Covid New studies says Covid lowers IQ and lead to the equivalent of 7 to 20 years of brain aging

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If true, that would be terrible news for the world as a whole. Brain fog, poor memory and lower IQ would significantly affect the economy, reduce scientific research, and more generally cause a diminution of well-being and productivity. It could also lead to the election or worse politicians, who in turn would take worse decisions for the world.

The Conversation: Mounting research shows that COVID-19 leaves its mark on the brain, including with significant drops in IQ scores

"From the very early days of the pandemic, brain fog emerged as a significant health condition that many experience after COVID-19.

Brain fog is a colloquial term that describes a state of mental sluggishness or lack of clarity and haziness that makes it difficult to concentrate, remember things and think clearly.

Fast-forward four years and there is now abundant evidence that being infected with SARS-CoV-2 – the virus that causes COVID-19 – can affect brain health in many ways.

In addition to brain fog, COVID-19 can lead to an array of problems, including headaches, seizure disorders, strokes, sleep problems, and tingling and paralysis of the nerves, as well as several mental health disorders.

A large and growing body of evidence amassed throughout the pandemic details the many ways that COVID-19 leaves an indelible mark on the brain. But the specific pathways by which the virus does so are still being elucidated, and curative treatments are nonexistent.
[...]
Now, two new studies published in the New England Journal of Medicine shed further light on the profound toll of COVID-19 on cognitive health.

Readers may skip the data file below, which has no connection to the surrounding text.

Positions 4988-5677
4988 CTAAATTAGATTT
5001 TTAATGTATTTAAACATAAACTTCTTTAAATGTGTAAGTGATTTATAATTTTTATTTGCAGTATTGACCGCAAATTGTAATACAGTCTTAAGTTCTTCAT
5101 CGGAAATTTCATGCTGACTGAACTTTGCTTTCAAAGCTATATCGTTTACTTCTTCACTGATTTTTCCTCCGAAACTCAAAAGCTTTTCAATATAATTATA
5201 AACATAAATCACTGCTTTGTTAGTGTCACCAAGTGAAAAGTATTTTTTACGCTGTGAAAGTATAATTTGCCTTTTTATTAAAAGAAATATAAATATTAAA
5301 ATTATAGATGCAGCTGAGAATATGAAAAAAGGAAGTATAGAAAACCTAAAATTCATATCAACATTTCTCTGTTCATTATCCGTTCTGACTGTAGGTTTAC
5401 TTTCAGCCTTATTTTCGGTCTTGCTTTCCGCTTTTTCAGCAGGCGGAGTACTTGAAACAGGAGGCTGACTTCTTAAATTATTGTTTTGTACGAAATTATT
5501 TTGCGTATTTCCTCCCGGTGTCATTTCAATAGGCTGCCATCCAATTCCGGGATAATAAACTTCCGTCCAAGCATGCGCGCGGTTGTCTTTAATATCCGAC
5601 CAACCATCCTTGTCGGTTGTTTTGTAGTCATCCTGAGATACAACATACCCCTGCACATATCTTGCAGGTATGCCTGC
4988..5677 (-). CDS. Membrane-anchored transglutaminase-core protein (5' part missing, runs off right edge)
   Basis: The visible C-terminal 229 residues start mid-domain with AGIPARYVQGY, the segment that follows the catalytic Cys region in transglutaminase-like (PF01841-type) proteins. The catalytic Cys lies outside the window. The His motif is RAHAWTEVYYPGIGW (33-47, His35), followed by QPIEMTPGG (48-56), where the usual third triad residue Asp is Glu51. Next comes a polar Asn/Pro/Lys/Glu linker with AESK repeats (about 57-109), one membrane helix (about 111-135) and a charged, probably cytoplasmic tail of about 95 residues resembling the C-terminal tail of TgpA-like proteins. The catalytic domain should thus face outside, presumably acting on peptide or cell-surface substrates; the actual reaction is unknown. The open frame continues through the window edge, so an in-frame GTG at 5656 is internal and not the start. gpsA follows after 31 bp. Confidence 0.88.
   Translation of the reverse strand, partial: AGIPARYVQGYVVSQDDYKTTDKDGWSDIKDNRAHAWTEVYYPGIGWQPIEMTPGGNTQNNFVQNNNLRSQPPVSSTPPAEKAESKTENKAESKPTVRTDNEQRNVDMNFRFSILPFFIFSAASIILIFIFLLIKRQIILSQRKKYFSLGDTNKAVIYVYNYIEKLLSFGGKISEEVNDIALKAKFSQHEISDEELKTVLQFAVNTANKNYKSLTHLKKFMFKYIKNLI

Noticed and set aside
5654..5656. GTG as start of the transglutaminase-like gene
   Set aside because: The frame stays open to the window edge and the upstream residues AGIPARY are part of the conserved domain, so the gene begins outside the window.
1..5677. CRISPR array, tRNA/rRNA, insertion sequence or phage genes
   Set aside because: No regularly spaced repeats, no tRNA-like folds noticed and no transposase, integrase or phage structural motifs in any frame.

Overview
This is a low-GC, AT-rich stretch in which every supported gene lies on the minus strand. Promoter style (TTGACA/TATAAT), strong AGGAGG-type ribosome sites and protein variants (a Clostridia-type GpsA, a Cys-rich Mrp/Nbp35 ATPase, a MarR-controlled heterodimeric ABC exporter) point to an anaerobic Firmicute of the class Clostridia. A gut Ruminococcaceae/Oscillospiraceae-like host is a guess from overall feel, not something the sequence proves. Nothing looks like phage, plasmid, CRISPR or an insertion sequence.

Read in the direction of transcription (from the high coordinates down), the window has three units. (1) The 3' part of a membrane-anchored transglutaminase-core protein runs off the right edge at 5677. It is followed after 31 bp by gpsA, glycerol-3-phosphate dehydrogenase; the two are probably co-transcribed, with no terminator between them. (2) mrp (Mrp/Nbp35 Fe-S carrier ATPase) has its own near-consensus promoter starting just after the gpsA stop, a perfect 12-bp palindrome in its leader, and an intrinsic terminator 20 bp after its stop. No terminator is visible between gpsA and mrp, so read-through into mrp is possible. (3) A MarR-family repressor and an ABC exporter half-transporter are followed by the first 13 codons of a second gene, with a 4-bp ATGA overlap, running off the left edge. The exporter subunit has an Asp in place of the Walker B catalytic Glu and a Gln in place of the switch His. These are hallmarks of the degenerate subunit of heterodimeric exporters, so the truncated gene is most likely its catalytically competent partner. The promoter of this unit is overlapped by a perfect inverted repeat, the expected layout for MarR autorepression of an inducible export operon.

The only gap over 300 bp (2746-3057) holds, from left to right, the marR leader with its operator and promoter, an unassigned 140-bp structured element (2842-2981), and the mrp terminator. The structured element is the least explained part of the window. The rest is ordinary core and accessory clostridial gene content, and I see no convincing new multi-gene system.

"Here are some of the most important studies to date documenting how COVID-19 affects brain health:

[...]
Drops in IQ

"Most recently, a new study published in the New England Journal of Medicine assessed cognitive abilities such as memory, planning and spatial reasoning in nearly 113,000 people who had previously had COVID-19. The researchers found that those who had been infected had significant deficits in memory and executive task performance.

This decline was evident among those infected in the early phase of the pandemic and those infected when the delta and omicron variants were dominant. These findings show that the risk of cognitive decline did not abate as the pandemic virus evolved from the ancestral strain to omicron.

In the same study, those who had mild and resolved COVID-19 showed cognitive decline equivalent to a three-point loss of IQ. In comparison, those with unresolved persistent symptoms, such as people with persistent shortness of breath or fatigue, had a six-point loss in IQ. Those who had been admitted to the intensive care unit for COVID-19 had a nine-point loss in IQ. Reinfection with the virus contributed an additional two-point loss in IQ, as compared with no reinfection.
[...]
To put the finding of the New England Journal of Medicine study into perspective, I estimate that a three-point downward shift in IQ would increase the number of U.S. adults with an IQ less than 70 from 4.7 million to 7.5 million – an increase of 2.8 million adults with a level of cognitive impairment that requires significant societal support.